"Requester" means any person who requests inspection or copies of a record, except an incarcerated person, unless the person requests inspection or copies of a record that contains specific references to that person or his or her minor children for whom he or she has not been denied physical placement under ch. 767
, and the record is otherwise accessible to the person by law.
See note to s. 59.20, citing C. L. v. Edson, 140 W (2d) 168, 409 NW (2d) 417 (Ct. App. 1987).
Risk management study commissioned by corporation counsel was not "draft" under (2); evidence showed county paid for and used study in various ways. Fox v. Bock, 149 W (2d) 403, 438 NW (2d) 589 (1989).
A settlement agreement containing a pledge of confidentiality kept in the possession of a school district's attorney was a public record subject to public access. Journal/Sentinel v. Shorewood School Bd. 186 W (2d) 443, 521 NW (2d) 165 (Ct. App. 1994).
"Records" must have some relation to functions of agency. 72 Atty. Gen. 99
Treatment of drafts under the public records law discussed. 77 Atty. Gen. 100
Applying Open Records Policy to Wisconsin District Attorneys: Can Charging Guidelines Promote Public Awareness? Mayer. 1996 WLR 295.
Legal custodians. 19.33(1)(1)
An elected official is the legal custodian of his or her records and the records of his or her office, but the official may designate an employe of his or her staff to act as the legal custodian.
The chairperson of a committee of elected officials, or the designee of the chairperson, is the legal custodian of the records of the committee.
The cochairpersons of a joint committee of elected officials, or the designee of the cochairpersons, are the legal custodians of the records of the joint committee.
Every authority not specified in subs. (1)
shall designate in writing one or more positions occupied by an officer or employe of the authority or the unit of government of which it is a part as a legal custodian to fulfill its duties under this subchapter. In the absence of a designation the authority's highest ranking officer and the chief administrative officer, if any, are the legal custodians for the authority. The legal custodian shall be vested by the authority with full legal power to render decisions and carry out the duties of the authority under this subchapter. Each authority shall provide the name of the legal custodian and a description of the nature of his or her duties under this subchapter to all employes of the authority entrusted with records subject to the legal custodian's supervision.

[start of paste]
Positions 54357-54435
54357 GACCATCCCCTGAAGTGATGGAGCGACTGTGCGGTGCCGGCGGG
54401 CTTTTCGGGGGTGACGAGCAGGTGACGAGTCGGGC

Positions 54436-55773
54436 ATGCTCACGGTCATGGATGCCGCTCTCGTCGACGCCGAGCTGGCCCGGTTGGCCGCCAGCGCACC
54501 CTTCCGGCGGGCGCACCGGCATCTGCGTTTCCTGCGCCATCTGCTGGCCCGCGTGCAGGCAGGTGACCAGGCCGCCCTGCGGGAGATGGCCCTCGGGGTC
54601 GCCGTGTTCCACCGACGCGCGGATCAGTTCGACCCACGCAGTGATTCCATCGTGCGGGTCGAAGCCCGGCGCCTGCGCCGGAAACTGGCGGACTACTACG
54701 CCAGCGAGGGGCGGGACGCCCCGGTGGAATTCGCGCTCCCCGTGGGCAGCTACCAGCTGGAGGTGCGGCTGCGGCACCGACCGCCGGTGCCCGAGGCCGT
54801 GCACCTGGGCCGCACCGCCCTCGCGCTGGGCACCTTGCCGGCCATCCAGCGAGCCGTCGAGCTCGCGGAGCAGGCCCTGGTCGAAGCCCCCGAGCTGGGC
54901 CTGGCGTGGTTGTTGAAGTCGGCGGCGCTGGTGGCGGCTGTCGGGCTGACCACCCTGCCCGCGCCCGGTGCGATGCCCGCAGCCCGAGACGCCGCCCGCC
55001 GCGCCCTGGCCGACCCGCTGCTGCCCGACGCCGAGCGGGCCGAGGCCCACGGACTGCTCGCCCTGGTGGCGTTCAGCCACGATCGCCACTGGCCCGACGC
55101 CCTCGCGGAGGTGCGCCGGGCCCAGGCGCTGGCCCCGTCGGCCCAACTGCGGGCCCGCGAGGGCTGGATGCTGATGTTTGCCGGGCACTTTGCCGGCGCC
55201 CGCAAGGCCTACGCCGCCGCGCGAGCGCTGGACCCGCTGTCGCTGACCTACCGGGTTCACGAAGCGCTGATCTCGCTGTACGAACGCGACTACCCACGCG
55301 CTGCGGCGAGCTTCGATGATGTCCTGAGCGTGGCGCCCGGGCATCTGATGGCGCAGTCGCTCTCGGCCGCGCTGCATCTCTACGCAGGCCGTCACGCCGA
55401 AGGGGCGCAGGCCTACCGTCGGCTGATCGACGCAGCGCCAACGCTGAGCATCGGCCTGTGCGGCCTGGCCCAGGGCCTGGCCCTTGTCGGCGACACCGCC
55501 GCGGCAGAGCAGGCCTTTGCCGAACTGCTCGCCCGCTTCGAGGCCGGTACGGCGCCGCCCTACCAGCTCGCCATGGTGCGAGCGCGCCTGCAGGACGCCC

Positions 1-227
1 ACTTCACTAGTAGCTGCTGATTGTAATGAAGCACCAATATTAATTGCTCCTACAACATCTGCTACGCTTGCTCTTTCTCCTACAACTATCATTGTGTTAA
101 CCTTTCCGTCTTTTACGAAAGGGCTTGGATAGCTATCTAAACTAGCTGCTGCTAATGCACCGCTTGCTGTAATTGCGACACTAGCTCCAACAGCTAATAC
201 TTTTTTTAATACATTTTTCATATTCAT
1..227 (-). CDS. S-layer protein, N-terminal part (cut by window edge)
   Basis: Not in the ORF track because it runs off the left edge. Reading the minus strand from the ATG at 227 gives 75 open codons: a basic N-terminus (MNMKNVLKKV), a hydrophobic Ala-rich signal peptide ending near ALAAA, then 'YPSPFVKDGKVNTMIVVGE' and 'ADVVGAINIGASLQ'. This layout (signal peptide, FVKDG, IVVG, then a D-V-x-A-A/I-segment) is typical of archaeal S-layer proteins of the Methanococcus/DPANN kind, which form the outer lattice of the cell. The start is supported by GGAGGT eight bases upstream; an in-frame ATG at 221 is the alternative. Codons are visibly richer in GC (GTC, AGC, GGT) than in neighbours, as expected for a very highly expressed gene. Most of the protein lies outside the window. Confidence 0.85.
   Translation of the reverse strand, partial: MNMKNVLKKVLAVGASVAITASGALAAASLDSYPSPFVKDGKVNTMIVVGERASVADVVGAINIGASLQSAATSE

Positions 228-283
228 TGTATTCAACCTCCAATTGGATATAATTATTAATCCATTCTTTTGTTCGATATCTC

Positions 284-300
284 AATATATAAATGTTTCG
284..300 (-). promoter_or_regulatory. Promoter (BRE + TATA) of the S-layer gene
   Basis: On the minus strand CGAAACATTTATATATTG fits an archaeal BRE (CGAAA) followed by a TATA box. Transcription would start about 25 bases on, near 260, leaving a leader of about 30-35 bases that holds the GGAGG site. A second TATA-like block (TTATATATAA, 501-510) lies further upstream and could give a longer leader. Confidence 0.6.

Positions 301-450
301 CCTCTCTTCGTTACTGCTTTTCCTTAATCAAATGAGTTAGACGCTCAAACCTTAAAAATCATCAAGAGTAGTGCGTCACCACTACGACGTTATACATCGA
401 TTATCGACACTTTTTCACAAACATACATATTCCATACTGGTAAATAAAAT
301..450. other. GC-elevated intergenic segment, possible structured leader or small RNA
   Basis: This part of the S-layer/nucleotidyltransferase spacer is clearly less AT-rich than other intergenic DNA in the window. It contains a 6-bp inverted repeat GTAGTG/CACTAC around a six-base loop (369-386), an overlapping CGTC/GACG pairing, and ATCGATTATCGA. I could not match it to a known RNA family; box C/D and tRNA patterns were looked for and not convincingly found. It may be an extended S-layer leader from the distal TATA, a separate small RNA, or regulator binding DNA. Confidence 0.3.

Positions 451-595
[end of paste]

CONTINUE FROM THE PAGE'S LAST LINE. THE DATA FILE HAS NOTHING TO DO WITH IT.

Notwithstanding sub. (4)
, if an authority specified in sub. (4)
or the members of such an authority are appointed by another authority, the appointing authority may designate a legal custodian for records of the authority or members of the authority appointed by the appointing authority, except that if such an authority is attached for administrative purposes to another authority, the authority performing administrative duties shall designate the legal custodian for the authority for whom administrative duties are performed.
The legal custodian of records maintained in a publicly owned or leased building or the authority appointing the legal custodian shall designate one or more deputies to act as legal custodian of such records in his or her absence or as otherwise required to respond to requests as provided in s. 19.35 (4)
. This subsection does not apply to members of the legislature or to members of any local governmental body.
The designation of a legal custodian does not affect the powers and duties of an authority under this subchapter.
No elected official of a legislative body has a duty to act as or designate a legal custodian under sub. (4)
for the records of any committee of the body unless the official is the highest ranking officer or chief administrative officer of the committee or is designated the legal custodian of the committee's records by rule or by law.
History: 1981 c. 335
Procedural information. 19.34(1)
Each authority shall adopt, prominently display and make available for inspection and copying at its offices, for the guidance of the public, a notice containing a description of its organization and the established times and places at which, the legal custodian under s. 19.33